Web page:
Data Literacy Is An Organizational Practice

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We don’t acquire the skills of reading, writing and arithmetic by ourselves or for ourselves alone. We largely read what others have written, and write for others to read. In this way, literacy and numeracy develop as social practices, reshaping societies quite as much as peoples’ lives. For individuals, neurological studies have found that verbal literacy changes the organization of the brain and economists show that literacy and numeracy strongly correlates with economic benefits.

Donald Farmer, Principal, TreeHive Strategy,

Donald will be delivering a keynote speech at our Enterprise Data and Business Intelligence & Analytics Conference Europe, 20-23 November 2017, on the topic The New Literacy: The Skills and Insights You Need in the Information Economy.

A version of this article was previously published here

However we can look at this more widely. For societies, we find a similar relationship to success. For the historian Deirde McCloskey, reading stands as one of the *four R’s that liberated the world for the great enrichment of the modern age. (The other Rs take in the Reformation, the Dutch Revolt, and the revolutions of England and France.) And today, although we all may hate to fill out our tax forms, literate societies can more easily exchange information about health, emergencies, the economy and government assistance. Indeed, modern societies so depend on literacy that many hold the competence as a human right.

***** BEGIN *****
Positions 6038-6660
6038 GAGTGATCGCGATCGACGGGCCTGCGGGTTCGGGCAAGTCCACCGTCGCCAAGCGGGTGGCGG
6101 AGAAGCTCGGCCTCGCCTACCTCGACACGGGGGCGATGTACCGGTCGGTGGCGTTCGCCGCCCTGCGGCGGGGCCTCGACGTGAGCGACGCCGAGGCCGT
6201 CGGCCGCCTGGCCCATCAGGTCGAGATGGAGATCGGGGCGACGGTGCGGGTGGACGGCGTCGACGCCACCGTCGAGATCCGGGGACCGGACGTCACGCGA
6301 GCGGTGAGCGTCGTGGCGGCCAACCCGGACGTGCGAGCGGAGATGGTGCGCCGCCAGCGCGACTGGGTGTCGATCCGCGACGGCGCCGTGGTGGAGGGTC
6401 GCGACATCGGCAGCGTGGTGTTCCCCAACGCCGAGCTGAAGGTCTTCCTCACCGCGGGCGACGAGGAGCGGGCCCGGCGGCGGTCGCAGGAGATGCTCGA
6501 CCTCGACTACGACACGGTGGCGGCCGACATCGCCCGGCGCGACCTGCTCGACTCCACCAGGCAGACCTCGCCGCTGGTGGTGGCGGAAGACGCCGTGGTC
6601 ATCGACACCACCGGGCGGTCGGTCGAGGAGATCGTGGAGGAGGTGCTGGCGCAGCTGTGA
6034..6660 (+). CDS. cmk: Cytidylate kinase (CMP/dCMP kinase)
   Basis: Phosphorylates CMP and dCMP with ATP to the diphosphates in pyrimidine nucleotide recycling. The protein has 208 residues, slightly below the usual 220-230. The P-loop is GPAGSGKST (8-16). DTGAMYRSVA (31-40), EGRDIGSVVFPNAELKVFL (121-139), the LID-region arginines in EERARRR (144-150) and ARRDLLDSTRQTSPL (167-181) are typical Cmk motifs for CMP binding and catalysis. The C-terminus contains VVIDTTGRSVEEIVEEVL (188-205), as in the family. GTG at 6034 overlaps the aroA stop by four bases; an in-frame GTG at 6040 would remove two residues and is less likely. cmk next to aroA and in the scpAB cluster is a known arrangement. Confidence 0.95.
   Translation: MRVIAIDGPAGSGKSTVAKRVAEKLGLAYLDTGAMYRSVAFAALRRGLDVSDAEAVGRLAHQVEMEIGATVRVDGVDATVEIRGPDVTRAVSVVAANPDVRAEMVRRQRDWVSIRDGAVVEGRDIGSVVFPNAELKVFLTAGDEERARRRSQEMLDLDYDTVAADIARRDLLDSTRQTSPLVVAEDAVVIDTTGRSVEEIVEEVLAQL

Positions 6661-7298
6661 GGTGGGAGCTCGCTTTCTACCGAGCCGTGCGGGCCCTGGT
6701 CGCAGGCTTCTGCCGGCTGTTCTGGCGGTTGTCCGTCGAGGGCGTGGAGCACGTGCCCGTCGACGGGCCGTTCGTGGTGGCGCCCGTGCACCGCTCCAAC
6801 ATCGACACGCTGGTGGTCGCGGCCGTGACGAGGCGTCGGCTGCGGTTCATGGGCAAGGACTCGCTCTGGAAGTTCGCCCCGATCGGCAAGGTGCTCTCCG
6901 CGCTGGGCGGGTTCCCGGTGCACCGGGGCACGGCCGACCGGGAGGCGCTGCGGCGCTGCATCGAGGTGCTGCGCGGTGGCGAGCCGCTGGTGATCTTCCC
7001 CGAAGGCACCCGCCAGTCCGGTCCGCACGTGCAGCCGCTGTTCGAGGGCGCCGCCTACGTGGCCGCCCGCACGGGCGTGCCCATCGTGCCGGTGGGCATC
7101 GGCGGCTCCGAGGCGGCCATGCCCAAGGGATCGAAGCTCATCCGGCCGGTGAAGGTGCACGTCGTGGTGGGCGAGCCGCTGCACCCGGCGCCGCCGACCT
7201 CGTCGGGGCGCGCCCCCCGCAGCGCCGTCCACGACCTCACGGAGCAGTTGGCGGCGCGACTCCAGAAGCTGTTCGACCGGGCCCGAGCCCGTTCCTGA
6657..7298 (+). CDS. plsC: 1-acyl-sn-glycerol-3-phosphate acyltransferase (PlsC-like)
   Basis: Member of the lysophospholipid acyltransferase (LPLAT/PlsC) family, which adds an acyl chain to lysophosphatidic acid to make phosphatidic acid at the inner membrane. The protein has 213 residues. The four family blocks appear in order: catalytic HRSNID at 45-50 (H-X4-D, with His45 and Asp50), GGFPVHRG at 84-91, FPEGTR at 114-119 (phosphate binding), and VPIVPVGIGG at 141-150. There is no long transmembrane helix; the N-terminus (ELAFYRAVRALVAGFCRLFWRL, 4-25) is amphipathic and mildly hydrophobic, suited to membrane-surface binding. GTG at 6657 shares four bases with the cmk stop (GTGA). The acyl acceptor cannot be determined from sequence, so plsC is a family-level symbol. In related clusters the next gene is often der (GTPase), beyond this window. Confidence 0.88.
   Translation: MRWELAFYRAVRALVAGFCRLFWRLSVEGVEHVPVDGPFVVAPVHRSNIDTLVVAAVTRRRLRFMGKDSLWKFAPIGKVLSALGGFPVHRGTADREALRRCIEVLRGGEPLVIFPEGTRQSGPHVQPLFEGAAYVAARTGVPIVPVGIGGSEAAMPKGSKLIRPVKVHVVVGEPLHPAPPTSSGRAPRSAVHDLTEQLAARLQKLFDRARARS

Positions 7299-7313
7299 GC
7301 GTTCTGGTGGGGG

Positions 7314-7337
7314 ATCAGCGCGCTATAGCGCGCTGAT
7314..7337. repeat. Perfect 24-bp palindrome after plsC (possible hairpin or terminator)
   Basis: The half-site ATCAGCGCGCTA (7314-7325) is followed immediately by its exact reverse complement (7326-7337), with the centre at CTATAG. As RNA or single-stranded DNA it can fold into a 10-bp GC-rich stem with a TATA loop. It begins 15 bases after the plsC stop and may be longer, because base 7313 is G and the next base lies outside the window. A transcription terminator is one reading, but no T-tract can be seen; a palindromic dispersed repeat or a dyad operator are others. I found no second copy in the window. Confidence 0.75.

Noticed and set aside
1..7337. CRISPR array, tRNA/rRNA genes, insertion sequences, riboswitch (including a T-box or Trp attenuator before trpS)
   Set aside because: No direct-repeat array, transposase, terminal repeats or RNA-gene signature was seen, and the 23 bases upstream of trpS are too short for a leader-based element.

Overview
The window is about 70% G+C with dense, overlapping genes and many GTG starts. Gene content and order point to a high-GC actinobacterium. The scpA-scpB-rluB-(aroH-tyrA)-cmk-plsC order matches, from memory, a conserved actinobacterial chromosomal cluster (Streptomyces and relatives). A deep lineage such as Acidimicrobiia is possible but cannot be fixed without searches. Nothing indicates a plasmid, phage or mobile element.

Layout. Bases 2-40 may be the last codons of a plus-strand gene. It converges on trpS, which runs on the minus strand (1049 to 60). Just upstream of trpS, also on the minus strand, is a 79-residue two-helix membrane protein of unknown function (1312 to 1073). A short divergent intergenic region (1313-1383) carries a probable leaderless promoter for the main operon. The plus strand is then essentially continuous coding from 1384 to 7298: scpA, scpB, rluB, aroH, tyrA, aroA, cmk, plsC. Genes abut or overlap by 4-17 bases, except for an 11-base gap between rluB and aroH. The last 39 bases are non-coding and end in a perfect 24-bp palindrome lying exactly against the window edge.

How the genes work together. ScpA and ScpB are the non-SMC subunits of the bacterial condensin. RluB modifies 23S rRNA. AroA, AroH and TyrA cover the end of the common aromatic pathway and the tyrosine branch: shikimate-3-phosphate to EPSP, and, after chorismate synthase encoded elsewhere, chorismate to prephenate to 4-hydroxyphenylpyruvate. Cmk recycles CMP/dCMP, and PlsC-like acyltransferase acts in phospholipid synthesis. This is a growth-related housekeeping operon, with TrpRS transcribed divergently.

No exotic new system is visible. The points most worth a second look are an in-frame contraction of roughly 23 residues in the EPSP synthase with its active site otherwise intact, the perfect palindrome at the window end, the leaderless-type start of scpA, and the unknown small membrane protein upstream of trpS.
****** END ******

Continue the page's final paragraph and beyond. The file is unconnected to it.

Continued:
As an aside, it is worth pointing out that “Generation Text” is perhaps more literate than ever. Teenagers today exchange more written words than their parents and grandparents ever did, even if the format is txt-speak. To be an illiterate teen today is a greater disadvantage than before.

I suggest that, in parallel with verbal literacy, data literacy emerges not merely as an individual ability. It’s a practice of organizations, transforming teams, firms and economies. In commerce, an understanding of data, its uses and interpretation serves employees well as individuals. You don’t need to be a data scientist to gain benefits from being competent with spreadsheets, graphics and simple data structures. Just as for societies, for the business as a whole data literacy boosts communication and participation, raising the quality of output and the use of new technologies.

However, let’s not get ahead of ourselves. Verbal literacy does not overhaul societies without effort. Four hundred years passed from the invention of the printing press to the industrial revolution. Nor should we expect data literacy to improve our businesses as a matter of course. The DataPop Alliance, a New York based non-profit promoting data awareness globally, begin their data literacy workshops with context and concepts, setting data-focussed work in a cultural perspective. Only then do the instructors introduce methods and tools – the interpretation of graphics and data.

Data literacy, then, is not just a skill to be hired for or trained in. It’s an organizational capability to be developed socially through telling and questioning, conversation and debate.

Donald Farmer is an internationally respected speaker and writer, with over 30 years’ experience in data management and analytics. His background is very diverse, having applied data analysis techniques in scenarios ranging from fish-farming to archaeology. He worked in award-winning start-ups in the UK and Iceland and spent 15 years at Microsoft and at Qlik leading teams designing and developing new enterprise capabilities in data integration, data mining, self-service analytics, and visualization. Donald is an advisor to globally diverse academic boards, government agencies, and investment funds and also advises several start-ups worldwide on data and innovation strategy.

Copyright Donald Farmer, Principal, TreeHive Strategy

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